Air quality is Calgary is apparently at the worst that it can really be.
The city fell under the near-province-wide air quality alert from Environment Canada on Thursday thanks to the multiple out-of-control wildfires burning through the province, and that alert was renewed on Friday morning alongside an alarming air quality health index rating.
- Chuckegg Creek Wildfire nearly as large as Edmonton and Calgary combined
- Take a look at Alberta's out-of-control wildfires from space (PHOTOS)
- Nearly all of Alberta under wildfire-caused air quality alert
According to Environment Canada, the air in Calgary is currently sitting at a 10+ out of 10, meaning that it is at “very high risk” levels.
This, naturally, comes as no surprise to anyone within the city, as the smokey haze that has settled onto YYC is making breathing — or seeing very far in any direction — difficult.
There is the smallest hint of good news in all this bad, however, as Environment Canada also forecasts that the air quality health index rating will drop down to a five by Friday night (moderate risk) and a four by Saturday morning (moderate risk).
Environment Canada offers the following advice for anyone experience symptoms caused by the smokey haze:
Stay inside if you have breathing difficulties. Find an indoor place that’s cool and ventilated. Using an air conditioner that cools and filters air may help. If you open the windows you may let in more polluted air. If your home isn’t air-conditioned, consider going to a public place (library, shopping mall, recreation centre) that is air-conditioned.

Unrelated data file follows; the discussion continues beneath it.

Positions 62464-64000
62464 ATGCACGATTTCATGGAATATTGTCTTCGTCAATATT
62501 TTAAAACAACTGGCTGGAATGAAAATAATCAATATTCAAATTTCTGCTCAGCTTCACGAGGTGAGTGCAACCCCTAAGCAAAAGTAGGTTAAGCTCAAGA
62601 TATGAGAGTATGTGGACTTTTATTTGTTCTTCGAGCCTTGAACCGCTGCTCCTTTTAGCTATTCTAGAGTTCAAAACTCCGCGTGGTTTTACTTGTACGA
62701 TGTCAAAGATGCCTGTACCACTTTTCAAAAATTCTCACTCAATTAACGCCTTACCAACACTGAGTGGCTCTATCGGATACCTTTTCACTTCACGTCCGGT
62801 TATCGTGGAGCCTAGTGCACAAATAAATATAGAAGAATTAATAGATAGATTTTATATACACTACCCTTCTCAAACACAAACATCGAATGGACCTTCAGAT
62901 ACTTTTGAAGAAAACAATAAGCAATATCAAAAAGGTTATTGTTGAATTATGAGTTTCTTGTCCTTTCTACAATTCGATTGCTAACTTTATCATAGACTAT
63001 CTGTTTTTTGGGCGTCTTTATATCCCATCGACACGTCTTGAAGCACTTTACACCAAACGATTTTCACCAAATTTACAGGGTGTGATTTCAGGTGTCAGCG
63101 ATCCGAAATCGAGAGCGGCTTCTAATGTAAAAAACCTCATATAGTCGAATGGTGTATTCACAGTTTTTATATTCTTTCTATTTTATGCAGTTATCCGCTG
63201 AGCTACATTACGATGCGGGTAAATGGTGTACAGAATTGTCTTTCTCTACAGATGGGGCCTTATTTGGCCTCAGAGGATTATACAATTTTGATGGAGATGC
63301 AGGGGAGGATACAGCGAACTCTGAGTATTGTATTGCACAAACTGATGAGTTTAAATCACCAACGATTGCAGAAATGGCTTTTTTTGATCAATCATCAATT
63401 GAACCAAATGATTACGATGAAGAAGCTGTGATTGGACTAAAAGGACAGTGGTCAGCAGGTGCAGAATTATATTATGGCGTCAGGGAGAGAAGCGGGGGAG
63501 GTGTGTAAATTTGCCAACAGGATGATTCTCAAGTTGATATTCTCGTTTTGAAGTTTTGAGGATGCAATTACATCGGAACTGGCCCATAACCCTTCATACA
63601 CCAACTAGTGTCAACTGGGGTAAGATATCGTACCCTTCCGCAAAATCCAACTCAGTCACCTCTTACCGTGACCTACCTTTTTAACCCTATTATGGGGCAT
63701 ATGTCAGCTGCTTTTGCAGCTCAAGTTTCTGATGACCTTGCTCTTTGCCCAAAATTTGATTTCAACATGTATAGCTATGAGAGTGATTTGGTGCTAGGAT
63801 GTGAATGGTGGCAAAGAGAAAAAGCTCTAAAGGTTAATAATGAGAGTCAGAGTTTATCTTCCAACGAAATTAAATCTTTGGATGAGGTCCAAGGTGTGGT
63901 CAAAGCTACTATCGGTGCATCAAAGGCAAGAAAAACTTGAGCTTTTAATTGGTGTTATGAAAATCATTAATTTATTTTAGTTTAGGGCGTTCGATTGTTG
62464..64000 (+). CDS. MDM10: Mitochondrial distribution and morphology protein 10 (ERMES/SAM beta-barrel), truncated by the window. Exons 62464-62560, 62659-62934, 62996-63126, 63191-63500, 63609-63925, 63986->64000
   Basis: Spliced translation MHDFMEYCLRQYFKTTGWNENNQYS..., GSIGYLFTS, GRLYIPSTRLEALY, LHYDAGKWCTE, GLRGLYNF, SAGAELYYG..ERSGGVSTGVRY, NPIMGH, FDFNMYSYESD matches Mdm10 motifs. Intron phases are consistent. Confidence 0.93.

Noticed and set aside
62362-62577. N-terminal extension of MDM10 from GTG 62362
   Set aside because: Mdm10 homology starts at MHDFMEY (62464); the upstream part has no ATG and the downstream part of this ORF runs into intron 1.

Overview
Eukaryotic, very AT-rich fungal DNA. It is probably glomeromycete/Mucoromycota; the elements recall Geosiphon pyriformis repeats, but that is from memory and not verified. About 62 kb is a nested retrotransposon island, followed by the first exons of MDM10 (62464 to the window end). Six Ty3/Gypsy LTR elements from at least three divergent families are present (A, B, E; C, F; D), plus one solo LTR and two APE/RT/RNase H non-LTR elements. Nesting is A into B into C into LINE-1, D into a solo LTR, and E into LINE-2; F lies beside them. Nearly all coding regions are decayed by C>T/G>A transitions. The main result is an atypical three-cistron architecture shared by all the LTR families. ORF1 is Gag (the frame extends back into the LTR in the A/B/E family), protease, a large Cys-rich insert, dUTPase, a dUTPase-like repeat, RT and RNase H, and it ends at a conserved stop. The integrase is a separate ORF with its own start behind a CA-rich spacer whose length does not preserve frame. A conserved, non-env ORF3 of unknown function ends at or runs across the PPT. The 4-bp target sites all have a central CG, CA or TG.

The wildfires up north have grown significantly over the past 24 hours, with the largest, the Chuckegg Creek Wildfire, now clocking in at 230,000 hectares.
Hot and dry conditions forecast for the foreseeable future will only worsen the situation, though there are over 2,300 wildland firefighters — from both Alberta and the rest of Canada — currently battling the blazes.
The majority of wildfires that occur in this province are human-caused — whether by a campfire that got out of hand or simply a cigarette butt tossed out the window on a warm summer day.
Albertans are being asked to refrain from these seriously dangerous actions, and fire bans have been put into place in the hopes that the number of wildfires this year will be limited.